Mr. Border entered The Chapeau Shoppe on Park and discovered the sign above the door hadn’t been lying about the thousands of hats to choose from. Every inch of every wall and much of the floor space was covered. Down, straw, hunting caps, top hats, cowboys. Mr. Border turned in place — fezzes, bonnets, a melee of bowlers — until he noticed a woman standing behind the counter, staring in his direction. He stopped, bent down, untied his shoes and tied them again. The woman was much younger than he and, he guessed, probably called Jessica.

“Those over there are nice,” Jessica said, waving a hand at a rack of multi-coloured berets. 

“It’s for my wife,” Mr. Border said, standing up.  He noticed first her hair, which was long and blonde and looked unwashed.  She was chewing both the hair and gum at the same time.

“Birthday?” Jessica asked.



Mr. Border paused. “She’s shaved her head.”

This was something of a confession. The head shaving had been Mr. Border’s breaking point. All year he’d been coming home to find something else in his house, in his life, changed. She had started with the wallpaper — paisley stripes out, floral print in, even though they’d had that wallpaper since they were first married fifteen years ago — and moved on from there. Cutlery, table cloths, base boards. You name it.

“Cancer?” Jessica asked.

“I don’t think so.”


“She’s fine,” Mr. Border said, finally. “She shaved her head is all.” Then, after another pause, “Lots of women do it.”

Mr. Border, most of all, worried what the head shaving said about him: was he somehow less masculine if his wife appeared less feminine? He guessed so. He, also, worried what the worrying said about him. In the past day he’d decided that he was once weak like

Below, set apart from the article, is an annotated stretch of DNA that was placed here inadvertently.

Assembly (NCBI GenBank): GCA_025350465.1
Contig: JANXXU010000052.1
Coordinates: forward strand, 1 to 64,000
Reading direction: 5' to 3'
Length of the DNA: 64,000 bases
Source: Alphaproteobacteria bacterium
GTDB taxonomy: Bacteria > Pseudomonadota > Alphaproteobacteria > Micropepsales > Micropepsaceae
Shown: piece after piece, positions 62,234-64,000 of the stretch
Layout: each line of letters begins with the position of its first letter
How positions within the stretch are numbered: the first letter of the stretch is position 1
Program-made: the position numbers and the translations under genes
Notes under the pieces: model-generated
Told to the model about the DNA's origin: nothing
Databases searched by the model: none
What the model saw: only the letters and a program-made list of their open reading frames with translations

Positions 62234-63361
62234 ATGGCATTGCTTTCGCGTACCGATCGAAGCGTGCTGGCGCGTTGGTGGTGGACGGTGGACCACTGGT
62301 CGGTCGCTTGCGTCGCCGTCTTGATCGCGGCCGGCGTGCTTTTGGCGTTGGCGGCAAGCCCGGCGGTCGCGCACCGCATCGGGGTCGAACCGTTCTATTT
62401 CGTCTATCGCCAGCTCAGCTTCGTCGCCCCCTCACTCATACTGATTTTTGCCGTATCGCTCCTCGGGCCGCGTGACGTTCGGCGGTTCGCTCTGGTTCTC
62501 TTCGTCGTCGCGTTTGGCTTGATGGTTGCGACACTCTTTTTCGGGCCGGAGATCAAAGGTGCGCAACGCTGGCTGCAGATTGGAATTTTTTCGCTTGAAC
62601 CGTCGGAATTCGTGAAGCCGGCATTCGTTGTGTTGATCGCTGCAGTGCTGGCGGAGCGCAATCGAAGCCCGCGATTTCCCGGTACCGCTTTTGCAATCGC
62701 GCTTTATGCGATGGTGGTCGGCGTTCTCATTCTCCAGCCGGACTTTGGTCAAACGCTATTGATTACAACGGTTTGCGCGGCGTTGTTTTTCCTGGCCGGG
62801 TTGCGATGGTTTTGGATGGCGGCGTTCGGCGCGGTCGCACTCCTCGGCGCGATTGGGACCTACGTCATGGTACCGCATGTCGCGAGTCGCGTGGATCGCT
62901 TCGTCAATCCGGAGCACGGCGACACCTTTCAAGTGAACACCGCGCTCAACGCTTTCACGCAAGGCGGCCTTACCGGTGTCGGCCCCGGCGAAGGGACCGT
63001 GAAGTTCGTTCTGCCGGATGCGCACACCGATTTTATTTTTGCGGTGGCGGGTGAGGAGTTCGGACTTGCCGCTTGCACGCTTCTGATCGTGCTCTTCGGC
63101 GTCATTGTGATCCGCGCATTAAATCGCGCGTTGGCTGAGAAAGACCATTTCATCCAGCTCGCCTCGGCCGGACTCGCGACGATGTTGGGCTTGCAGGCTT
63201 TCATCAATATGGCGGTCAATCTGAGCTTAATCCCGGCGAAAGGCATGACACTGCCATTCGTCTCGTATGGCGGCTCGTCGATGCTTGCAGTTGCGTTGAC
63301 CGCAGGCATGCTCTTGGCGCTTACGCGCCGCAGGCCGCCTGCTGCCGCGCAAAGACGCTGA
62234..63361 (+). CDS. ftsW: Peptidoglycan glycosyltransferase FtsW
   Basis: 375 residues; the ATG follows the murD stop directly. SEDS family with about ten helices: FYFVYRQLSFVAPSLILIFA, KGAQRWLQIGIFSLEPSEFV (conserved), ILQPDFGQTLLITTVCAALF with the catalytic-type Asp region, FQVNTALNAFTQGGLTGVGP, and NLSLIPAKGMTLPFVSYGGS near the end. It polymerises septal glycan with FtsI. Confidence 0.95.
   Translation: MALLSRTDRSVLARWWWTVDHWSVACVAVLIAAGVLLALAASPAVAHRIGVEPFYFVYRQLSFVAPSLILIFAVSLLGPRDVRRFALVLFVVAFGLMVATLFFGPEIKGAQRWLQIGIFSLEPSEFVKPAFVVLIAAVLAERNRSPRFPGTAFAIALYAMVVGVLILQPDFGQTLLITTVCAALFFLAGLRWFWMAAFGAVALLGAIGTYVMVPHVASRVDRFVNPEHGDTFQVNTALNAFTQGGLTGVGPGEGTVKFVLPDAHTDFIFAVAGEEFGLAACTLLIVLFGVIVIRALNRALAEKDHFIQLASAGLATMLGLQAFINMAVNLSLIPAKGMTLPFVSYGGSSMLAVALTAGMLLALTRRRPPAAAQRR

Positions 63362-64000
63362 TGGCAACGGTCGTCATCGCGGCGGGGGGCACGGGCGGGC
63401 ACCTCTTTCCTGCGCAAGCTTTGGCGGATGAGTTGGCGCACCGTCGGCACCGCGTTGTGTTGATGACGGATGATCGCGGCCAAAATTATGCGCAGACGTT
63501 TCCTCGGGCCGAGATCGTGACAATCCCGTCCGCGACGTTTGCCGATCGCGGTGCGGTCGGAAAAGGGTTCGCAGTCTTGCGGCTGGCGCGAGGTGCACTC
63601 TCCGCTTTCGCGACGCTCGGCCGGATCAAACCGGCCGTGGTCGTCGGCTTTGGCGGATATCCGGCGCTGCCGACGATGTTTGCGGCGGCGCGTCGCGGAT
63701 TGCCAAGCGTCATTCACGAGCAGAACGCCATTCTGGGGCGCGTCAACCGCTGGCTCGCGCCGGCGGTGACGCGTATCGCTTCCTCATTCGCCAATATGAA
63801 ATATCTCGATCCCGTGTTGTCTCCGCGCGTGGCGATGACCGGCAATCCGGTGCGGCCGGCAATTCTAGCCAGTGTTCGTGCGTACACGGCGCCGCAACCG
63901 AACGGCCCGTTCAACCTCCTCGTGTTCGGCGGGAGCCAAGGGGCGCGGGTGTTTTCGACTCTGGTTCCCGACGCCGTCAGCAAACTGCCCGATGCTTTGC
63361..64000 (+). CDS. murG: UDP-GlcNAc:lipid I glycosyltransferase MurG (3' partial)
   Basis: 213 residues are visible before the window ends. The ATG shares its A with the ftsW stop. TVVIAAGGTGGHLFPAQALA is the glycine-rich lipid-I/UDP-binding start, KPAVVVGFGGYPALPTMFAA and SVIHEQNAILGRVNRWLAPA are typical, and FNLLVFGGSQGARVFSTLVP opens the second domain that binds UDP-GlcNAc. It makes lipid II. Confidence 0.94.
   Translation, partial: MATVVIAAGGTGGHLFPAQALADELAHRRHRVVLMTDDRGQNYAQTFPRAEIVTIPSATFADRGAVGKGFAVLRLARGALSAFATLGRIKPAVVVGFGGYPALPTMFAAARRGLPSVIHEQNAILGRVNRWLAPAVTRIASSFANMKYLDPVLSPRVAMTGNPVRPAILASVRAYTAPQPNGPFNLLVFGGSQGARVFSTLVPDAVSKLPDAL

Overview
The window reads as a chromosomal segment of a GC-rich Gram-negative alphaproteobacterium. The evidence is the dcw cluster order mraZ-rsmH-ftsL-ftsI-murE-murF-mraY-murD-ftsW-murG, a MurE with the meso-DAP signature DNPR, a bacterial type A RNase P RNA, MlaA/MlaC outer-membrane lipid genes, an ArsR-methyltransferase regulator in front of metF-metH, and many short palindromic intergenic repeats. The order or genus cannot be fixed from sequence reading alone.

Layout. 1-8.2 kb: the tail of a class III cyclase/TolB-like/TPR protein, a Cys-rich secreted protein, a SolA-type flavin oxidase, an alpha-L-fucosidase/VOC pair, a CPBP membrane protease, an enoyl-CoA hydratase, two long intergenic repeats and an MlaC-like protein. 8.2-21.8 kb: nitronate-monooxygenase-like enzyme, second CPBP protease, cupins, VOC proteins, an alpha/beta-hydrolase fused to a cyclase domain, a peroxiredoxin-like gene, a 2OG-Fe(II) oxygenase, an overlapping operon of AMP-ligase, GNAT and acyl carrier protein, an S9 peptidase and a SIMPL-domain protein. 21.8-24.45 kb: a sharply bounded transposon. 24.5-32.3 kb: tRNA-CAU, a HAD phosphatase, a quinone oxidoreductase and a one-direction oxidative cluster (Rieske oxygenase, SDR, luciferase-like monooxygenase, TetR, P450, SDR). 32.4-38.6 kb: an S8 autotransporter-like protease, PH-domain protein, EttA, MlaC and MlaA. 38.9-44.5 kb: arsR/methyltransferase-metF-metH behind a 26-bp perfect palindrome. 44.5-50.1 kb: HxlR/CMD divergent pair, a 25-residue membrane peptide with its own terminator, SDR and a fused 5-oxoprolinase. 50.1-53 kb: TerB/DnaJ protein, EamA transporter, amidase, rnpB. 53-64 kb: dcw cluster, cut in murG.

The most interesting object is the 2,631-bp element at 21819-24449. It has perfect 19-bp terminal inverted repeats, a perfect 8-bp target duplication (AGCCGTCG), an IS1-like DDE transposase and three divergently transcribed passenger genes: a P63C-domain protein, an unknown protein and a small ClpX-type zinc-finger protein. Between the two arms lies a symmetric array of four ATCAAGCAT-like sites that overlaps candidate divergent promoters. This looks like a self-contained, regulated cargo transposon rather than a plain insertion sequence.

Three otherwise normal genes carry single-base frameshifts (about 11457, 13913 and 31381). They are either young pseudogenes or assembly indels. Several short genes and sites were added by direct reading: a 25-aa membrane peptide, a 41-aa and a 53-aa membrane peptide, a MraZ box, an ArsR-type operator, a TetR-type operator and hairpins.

napkins. Now, he thought, he was weak like jelly.

“So why are you buying her a hat?” Jessica continued, tying her hair into a bun.  “Maybe she doesn’t want a hat.”

“She doesn’t have one,” Mr. Border said.

“Maybe because she doesn’t want one.”

“Aren’t you supposed to be selling —”

Jessica shook her head and looked away, already exasperated. Did she know?  Could she tell he had left his wife the afternoon before? That he had spent the night in a motel on the highway? That he had specifically asked for a room with a kitchenette to maintain some sort of normalcy, but despite all ate both dinner and breakfast at McDonald’s? That he was here, in the Shoppe, to purchase a peace offering?

Mr. Border considered leaving, then strolled to a rack of men’s toques.

“I’d want one,” he said, fingering a fine grey, but overly expensive
cotton cap. “What do you think?” he said, trying it on, looking to
the counter for approval. 

But Jessica was gone. Mr. Border himself was bald.


Craig Battle is an editor of Forget.

Published On: February 14, 2008
Permanent Location:



Volume 4, Issue 11
february 14, 2008

Forget magazine's seventh birthday

#27 Broadway
by Jessica Antonio

the hotest summer in recorded history
by Elizabeth Bachinsky

by Craig Battle

Jacoby's Hole in the wall restaurant
by Kimmy Beach

unsent letter #31
by Sheri Benning

If I Were Your Dog
by Lorna Crozier

Where the Customary’s Always Right
by Jesse Ferguson

bleeding hearts
by Tracy Hamon

A Moth Story
by Gerald Hill

the only way to live
by Jeanette Lynes

by Dave Margoshes

by rob mclennan

dear emily
by Jay Okada

the exchange
by Brenda Schmidt

because it is green
by Darren Stewart

Fly on the Window
by Jennifer Still

Speaking, Over Her Left Shoulder And Toward His Reflection In The Mirror
by Nick Thran

Beautif: Orpheus after Eurydice
by Daniel Tysdal

love song:
thou alone

by Zachariah Wells

Feb 12, 2001 - Present

1 / 2 / 3 / 4 / 5 / 6


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